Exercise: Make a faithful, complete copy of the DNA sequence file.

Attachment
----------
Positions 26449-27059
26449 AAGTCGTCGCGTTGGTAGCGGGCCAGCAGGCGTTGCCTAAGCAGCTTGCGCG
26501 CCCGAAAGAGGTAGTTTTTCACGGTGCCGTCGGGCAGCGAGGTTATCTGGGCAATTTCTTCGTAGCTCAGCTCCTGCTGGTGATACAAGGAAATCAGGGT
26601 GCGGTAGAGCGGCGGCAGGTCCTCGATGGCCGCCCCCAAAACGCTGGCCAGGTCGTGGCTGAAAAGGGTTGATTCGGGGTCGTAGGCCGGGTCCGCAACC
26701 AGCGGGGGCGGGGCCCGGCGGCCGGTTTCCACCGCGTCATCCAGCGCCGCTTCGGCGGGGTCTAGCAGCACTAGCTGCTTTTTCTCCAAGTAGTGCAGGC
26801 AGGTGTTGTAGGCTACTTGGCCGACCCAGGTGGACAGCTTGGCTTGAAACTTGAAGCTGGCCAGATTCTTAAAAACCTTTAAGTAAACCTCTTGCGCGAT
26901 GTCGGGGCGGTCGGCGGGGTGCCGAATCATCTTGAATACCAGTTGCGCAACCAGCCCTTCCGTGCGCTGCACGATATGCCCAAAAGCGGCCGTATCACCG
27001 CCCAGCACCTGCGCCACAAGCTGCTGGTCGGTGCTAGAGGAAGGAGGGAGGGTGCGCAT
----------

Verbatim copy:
Positions 26449-27059
26449 AAGTCGTCGCGTTGGTAGCGGGCCAGCAGGCGTTGCCTAAGCAGCTTGCGCG
26501 CCCGAAAGAGGTAGTTTTTCACGGTGCCGTCGGGCAGCGAGGTTATCTGGGCAATTTCTTCGTAGCTCAGCTCCTGCTGGTGATACAAGGAAATCAGGGT
26601 GCGGTAGAGCGGCGGCAGGTCCTCGATGGCCGCCCCCAAAACGCTGGCCAGGTCGTGGCTGAAAAGGGTTGATTCGGGGTCGTAGGCCGGGTCCGCAACC
26701 AGCGGGGGCGGGGCCCGGCGGCCGGTTTCCACCGCGTCATCCAGCGCCGCTTCGGCGGGGTCTAGCAGCACTAGCTGCTTTTTCTCCAAGTAGTGCAGGC
26801 AGGTGTTGTAGGCTACTTGGCCGACCCAGGTGGACAGCTTGGCTTGAAACTTGAAGCTGGCCAGATTCTTAAAAACCTTTAAGTAAACCTCTTGCGCGAT
26901 GTCGGGGCGGTCGGCGGGGTGCCGAATCATCTTGAATACCAGTTGCGCAACCAGCCCTTCCGTGCGCTGCACGATATGCCCAAAAGCGGCCGTATCACCG
27001 CCCAGCACCTGCGCCACAAGCTGCTGGTCGGTGCTAGAGGAAGGAGGGAGGGTGCGCAT